Collagen - Is It Worth It?



Collagen supplements, bone broth, and collagen-rich foods are all the rage right now.  And why not as they are touted as the next best thing for your skin elasticity, energy level, joint pain, combating cellulite, smoothing wrinkles and they say it can even help with digestion!  But can collagen really slow down or even stop these physical aging processes?

 

Let’s start at the beginning.  Collagen is a structural protein present in skin, joints, hair, teeth, and nails.  As we age, collagen quantity and quality decline and therefore skin looks less plump, our nails become more brittle, joints hurt just a little bit more. It makes sense that supplementing our diet with additional collagen should revitalize these specific age related health issues right?

 

Unfortunately, it’s not that easy.  When we eat collagen, whether as a supplement or sip it as bone broth, our gut breaks it down into amino acids (the building blocks of protein).  These amino acids are then used as needed throughout the body. The body can not direct those amino acids to build more collagen and send it to a specific area of your body like your hair or your skin.  Studies have been conducted in animals suggesting that perhaps some of the components of collagen may be able to survive digestion and therefore have a positive effect on the body. Unfortunately, these studies are small and conducted by companies that could potentially benefit from the increased sales of collagen supplements.  Additionally, supplements vary widely in quality and are not regulated as rigorously as drugs and therefore should be taken with care.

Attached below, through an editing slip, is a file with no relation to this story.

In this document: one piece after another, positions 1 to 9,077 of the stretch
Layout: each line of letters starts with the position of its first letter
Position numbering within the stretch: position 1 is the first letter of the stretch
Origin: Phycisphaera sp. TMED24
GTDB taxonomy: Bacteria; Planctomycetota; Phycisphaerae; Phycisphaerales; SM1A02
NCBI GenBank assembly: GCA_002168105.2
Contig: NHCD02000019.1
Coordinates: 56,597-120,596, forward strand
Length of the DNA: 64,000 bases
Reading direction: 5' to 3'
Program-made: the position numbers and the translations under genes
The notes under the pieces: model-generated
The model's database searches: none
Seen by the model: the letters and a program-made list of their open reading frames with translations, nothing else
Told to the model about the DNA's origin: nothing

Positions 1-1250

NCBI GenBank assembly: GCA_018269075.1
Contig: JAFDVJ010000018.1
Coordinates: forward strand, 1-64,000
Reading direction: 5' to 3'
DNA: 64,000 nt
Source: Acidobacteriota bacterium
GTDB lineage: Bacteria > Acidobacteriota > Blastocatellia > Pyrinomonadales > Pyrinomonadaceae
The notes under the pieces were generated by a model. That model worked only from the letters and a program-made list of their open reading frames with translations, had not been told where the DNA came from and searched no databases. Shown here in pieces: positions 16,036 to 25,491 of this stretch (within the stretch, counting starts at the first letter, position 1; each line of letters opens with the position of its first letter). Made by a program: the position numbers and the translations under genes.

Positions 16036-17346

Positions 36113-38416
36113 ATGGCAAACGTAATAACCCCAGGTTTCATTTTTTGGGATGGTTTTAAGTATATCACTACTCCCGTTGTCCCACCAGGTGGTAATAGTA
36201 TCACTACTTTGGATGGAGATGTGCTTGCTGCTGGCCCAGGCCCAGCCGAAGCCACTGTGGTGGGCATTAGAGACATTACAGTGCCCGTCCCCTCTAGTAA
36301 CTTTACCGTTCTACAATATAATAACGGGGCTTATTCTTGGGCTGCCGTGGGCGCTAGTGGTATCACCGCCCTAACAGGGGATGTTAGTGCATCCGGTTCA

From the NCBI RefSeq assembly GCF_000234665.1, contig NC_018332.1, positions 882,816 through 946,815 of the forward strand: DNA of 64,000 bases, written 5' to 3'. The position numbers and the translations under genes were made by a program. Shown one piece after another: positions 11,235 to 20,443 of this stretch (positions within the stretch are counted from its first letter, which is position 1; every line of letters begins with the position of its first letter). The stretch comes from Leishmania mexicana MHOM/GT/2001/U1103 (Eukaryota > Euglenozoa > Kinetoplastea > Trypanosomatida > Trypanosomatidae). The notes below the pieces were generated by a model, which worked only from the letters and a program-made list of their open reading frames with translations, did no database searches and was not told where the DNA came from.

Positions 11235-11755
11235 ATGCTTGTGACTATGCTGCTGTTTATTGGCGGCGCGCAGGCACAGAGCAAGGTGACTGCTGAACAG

At this point, there is simply no research to back the medicinal claims.  What we need are additional, more extensive studies by independent researchers. Collagen supplements/foods are generally safe and well-tolerated.  They provide an extra boost in your protein intake for the day but they are not a cure-all. If you like it and perceive positive outcomes then go for it (with the ok from your doctor) but at this time there are no studies supporting the advertised benefits.

 

Erika Niedernhofer, RD